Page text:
Because at the beginning of the war, and especially in small places in Lebanon, the weaponry used was the looted old weaponry of the Lebanese army, the first impact of the war on my village was a bomb from a small caliber canon making a lot of noise and a hole in one of the village's roads. I remember the night the first bomb fell on the village. I was reading, at three O'clock in the morning, a book found in my father's library, which was probably forbidden for me, 'Lady Chatterley', in its French translation. It was quite a strong escape from the anxieties of the looming war for the seventeen year old I was. I remember my mother waking up screaming, rushing us to the bathroom to hide us there. Retrospectively, this was a dangerous place to hide in but there was nowhere we could hide. The village's houses were mostly made of one floor, no upper floor and no basement to protect from falling bombs. We would later find a safe place in my grand'parents ancestral and Ottoman era house with its meter thick walls and upper floor adorned with Qanatir. We stayed there for a while until my father decided that things were getting very ugly between people inside the village. We were to leave the village for a more civilised place. This is when my father sent us, me with my mother and my brothers, to another war area, Jounieh, to my aunt's house there. He said that we wouldn't be safe from bombs but at least, as nobody knows us there, we would be safe from psychological terror. He stayed behind in the village, to guard the house and to 'offer his services to the militia', as he said, as they have asked each family to contribute with human resources to the war effort. My father told us not to be afraid, he said that if my brothers could escape forced enrolement at their young age he was saving their souls. As for him, he was old enough not to be fooled by the ideology of terror. I remember that we stayed three months at my aunt's. My father came to visit once. We missed him.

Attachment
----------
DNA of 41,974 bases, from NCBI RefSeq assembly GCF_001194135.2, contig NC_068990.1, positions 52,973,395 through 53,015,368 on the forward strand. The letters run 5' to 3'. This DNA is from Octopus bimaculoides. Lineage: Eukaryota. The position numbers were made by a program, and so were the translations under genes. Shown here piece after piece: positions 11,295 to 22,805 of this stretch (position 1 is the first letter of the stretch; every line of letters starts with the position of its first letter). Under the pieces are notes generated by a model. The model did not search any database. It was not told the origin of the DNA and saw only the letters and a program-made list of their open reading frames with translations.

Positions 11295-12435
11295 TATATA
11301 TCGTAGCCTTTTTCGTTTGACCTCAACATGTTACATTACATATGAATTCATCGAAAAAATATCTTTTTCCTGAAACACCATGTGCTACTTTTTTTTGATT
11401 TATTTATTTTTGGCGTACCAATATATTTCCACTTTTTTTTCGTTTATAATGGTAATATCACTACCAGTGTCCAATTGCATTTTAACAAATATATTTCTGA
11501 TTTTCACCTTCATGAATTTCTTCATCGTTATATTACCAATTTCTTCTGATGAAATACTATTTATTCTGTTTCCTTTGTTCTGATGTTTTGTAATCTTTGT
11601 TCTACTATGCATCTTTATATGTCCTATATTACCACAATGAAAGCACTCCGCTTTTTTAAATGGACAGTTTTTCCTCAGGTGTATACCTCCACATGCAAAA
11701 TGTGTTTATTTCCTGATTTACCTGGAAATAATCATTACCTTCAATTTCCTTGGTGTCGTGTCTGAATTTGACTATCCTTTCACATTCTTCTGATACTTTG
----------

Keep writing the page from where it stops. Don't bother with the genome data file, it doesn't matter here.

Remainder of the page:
As the Phalanges took over the village and the nearby village, tensions eased inside our village. But there was fear and mourning. Many people had left. Many wouldn't speak to each other. Many were denounced by their long time neigbours and friends. Many were killed in personal vendetta, and some disappeared without explanation (I suspect they were killed and their bodies hidden from their families somewhere).

We returned from Jounieh. I remember this precise day. I was eager to see my village again but as we crossed the nearby village that was conquered, I saw desolation, empty roads and half bodies burning on the sides. My mother had to put her hands before my eyes. There weren't many material casualties in my own village, but the damage was elsewhere. It was inside the hearts and the minds. And it was there to stay forever. I knew inside that our future and my brothers' future wasn't going to be in this country.

I think the only movie that describes best my war experience in lebanon is 'Les petites guerres' of the late Lebanese filmmaker Maroun Baghdadi. I saw the movie when it was released in France after I left Lebanon. But my own experience was much worse. This was a civil war that happened inside a small isolated community. This experience was to define me for life.


Jeb Koogler said...

Dear Sophia - I don't know how best to respond to this post other than to thank you for writing it. It was extremely moving, and I can imagine how difficult it was to recount to your son.

Wolfie said...

Thank you for sharing these difficult memories with us Sophia. Interestingly your account is remarkably similar to that of a long-time Lebanese colleague of mine, he is a modern Muslim with almost no interest in religion and considerable Christian sympathies, but the feelings are very similar.

Sophia said...


There was a time when these memories couldn't even come to me in such a precise way. They were foggy. They came back only I guess when I must have felt safe enough not to be threatened by them.

Sophia said...


Terror has only one way. I am sure it must have been the same thing on the other side for your friend.

homeyra said...

Dear Sophia
Thanks you for this moving post. We have witnessed in a way or another our countries being kidnapped in front of our eyes, in broad daylight.
What a waste.

Sophia said...


The point is whenever there are extremists, they have to hijack the sytem in order to succeed because most people don't follow them in the beginning, most people only follow this way when they are forced to do so. You are right, extremists set the agenda and they force the rest to follow through chaos, wars, and psychological terror.

Elizabeth said...

Interesting and disturbing post.

Sophia said...


This is why I returned only 23 years later, after I left Lebanon. And even there I didn't spend much time in the village. It was in 2005, I returned because I knew that the country was going to enter a new round of instability. During our stay we were constantly on the move, we changed place every two days. This way of traveling in my country prevented me from focusing on my painful memories.

Ibn Bint Jbeil said...

wow, most excellent narrative.

not to pressure you into delving into your painful memories, but they are important. i look forward to reading latter installments.

Since March 29th 2006